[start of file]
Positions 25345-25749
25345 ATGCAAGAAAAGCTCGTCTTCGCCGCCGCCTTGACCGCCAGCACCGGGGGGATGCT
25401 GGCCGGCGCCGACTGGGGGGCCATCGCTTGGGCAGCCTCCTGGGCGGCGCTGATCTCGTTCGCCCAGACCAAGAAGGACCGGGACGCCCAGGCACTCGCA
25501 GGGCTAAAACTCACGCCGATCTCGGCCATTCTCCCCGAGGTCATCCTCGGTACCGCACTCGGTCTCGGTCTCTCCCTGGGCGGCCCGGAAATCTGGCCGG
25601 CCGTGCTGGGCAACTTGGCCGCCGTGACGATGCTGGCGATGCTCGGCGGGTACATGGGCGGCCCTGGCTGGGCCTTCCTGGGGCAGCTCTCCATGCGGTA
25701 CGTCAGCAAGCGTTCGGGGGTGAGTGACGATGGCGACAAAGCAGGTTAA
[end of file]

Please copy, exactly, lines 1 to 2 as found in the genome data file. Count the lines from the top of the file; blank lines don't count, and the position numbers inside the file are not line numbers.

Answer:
Positions 25345-25749
25345 ATGCAAGAAAAGCTCGTCTTCGCCGCCGCCTTGACCGCCAGCACCGGGGGGATGCT